Folder 29: April 15, 1798
To Milton Holley (Dover) from Moses Curtis (Williamstown)
Milton had been ill that winter and Curtis comforts him. Curtis is confused and agitated about what course he will pursue after college and his letter contains frenzied philosophizing on the nature of man. He is anxious to join the professional world, whereas Milton laments being unable to pursue his intellectual interests.

Folder 30: April 16, 1798
To Milton Holley (Dover) from Horace Holley (Williamstown)
Horace expresses his appreciation of Milton both as a brother and as a friend. He is enjoying his studies but is also quite homesick and eagerly anticipates his next vacation.

Folder 31: April 22, 1798
To Luther Holley (Dover) from Myron Holley (Williamstown)
Myron updates his father on what he's studying and discusses the work he must yet complete before reentering in the fall. He indicates his plans to come home for vacation in a few weeks and makes transportation arrangements.

Folder 32: May 14, 1798
To Milton Holley (Dover) from William H. Williams (Williamstown)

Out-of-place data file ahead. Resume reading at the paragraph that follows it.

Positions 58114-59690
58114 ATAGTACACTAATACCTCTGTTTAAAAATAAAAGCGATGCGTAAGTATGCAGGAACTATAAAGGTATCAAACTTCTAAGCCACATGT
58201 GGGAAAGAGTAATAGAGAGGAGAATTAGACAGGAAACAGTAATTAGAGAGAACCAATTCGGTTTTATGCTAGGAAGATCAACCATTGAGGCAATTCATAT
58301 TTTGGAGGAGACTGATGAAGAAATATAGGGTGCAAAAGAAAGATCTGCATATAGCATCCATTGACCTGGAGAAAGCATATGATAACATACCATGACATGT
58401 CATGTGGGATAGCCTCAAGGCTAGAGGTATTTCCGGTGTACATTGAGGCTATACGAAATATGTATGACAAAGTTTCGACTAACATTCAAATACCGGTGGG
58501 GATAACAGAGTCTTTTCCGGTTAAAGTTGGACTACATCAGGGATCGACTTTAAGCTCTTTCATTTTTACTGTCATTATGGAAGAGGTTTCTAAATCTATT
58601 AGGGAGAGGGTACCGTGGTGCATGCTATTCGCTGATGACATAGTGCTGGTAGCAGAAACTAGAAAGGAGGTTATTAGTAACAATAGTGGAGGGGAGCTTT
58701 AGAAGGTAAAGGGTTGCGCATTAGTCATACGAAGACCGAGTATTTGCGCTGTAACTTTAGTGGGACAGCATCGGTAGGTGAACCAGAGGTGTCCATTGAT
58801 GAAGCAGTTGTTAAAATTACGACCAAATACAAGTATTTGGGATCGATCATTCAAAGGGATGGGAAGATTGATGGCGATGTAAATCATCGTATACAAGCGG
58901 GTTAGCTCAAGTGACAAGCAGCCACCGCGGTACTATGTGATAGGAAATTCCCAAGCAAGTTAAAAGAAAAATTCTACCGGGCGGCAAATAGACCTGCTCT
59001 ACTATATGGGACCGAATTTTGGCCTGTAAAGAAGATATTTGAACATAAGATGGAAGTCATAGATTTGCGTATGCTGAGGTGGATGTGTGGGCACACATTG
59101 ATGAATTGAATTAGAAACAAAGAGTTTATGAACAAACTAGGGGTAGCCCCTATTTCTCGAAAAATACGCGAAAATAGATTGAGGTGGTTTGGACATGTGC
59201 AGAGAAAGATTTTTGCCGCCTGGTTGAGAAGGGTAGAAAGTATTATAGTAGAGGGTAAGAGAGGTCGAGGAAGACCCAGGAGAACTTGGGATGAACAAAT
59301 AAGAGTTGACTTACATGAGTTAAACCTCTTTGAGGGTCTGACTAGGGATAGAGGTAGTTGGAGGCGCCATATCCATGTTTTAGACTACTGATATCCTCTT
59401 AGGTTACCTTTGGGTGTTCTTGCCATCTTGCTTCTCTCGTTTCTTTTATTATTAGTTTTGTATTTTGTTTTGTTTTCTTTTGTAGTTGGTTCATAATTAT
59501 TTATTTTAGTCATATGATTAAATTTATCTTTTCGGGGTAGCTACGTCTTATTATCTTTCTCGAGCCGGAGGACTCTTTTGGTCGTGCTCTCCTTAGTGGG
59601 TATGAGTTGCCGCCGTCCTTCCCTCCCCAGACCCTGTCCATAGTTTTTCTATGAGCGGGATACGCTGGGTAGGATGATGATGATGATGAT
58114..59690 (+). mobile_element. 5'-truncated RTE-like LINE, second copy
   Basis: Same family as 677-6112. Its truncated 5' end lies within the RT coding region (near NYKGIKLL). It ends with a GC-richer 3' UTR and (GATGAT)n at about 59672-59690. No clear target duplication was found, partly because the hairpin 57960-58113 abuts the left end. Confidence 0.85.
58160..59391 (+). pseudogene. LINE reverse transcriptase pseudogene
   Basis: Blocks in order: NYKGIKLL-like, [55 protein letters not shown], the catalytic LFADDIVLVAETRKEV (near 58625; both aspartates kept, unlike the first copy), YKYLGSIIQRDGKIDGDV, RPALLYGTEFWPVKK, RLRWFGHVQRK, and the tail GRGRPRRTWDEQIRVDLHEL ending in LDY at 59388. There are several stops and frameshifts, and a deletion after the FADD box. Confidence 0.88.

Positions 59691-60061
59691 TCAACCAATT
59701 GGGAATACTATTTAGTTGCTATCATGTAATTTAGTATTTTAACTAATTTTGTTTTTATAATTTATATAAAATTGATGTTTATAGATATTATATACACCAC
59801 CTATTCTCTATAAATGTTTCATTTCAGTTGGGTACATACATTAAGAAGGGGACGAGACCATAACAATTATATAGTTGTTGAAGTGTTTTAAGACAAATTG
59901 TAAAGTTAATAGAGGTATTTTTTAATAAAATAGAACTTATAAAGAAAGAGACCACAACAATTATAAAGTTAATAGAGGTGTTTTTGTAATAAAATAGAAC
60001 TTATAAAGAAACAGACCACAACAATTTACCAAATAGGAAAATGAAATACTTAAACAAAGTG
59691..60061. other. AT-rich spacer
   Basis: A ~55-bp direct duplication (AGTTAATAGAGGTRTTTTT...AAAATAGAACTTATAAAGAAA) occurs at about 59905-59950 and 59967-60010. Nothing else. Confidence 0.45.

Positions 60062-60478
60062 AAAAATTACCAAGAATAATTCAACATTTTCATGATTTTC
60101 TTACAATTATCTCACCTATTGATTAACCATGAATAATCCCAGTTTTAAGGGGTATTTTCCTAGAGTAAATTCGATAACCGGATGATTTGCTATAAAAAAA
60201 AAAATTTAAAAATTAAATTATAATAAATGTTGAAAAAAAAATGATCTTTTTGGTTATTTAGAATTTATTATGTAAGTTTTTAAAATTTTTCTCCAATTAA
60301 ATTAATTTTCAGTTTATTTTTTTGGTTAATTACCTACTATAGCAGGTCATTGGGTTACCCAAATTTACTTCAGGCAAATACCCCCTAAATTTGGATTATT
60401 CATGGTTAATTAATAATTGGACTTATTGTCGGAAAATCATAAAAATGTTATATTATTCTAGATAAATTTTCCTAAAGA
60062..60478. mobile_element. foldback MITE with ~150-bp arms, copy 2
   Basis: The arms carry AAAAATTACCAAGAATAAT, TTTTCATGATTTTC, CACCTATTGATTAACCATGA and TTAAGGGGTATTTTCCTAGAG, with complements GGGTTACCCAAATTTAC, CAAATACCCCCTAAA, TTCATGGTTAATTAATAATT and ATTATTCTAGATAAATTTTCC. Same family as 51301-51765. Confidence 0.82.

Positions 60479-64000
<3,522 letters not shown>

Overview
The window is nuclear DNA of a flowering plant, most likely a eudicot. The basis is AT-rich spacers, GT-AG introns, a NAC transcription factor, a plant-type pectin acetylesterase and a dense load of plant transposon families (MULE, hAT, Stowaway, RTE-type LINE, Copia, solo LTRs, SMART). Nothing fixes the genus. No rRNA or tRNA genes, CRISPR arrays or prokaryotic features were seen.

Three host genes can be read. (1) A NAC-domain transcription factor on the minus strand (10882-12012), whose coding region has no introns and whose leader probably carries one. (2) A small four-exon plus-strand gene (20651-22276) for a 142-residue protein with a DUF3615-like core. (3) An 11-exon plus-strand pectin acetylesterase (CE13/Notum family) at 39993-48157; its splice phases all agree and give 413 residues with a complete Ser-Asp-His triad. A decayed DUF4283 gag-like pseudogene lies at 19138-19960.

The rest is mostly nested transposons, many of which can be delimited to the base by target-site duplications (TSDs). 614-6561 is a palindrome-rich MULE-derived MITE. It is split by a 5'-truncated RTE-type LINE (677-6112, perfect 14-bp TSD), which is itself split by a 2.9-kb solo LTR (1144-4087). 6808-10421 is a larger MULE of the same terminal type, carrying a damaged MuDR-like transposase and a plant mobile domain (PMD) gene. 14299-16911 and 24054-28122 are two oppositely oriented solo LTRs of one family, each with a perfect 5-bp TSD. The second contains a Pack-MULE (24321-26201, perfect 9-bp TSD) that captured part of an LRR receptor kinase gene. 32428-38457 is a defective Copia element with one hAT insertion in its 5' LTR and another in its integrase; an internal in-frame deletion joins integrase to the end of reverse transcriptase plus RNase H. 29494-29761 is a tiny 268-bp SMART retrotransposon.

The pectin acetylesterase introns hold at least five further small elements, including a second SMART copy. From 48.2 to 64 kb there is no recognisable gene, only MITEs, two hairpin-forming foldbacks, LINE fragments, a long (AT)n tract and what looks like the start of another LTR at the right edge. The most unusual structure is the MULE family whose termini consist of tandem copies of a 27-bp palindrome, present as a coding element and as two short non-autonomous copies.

Williams misses rooming with Milton and wishes to keep in touch.

Folder 33: November 11, 1798
To Myron Holley (Williamstown) from Milton Holley (Dover)
The brothers had had a disagreement in an earlier letter, and Milton assures Myron that all is once again well between them. Milton follows with a discussion of the conflict Americans feel between their desire on the one hand to establish a national character, and their inclination, on the other, to imitate European mannerisms.

Folder 34: April 29, 1799
To Milton Holley (Dover) from Thomas Fitch (Williamstown)
Fitch apologizes for not writing sooner and blames his tardy correspondence on exam stress. He also thanks Milton for his sympathy on the death of his father.

John Milton Holley (1777-1836) Papers, 1793-1799


Introduction
Biographical Note
Scope and Content Note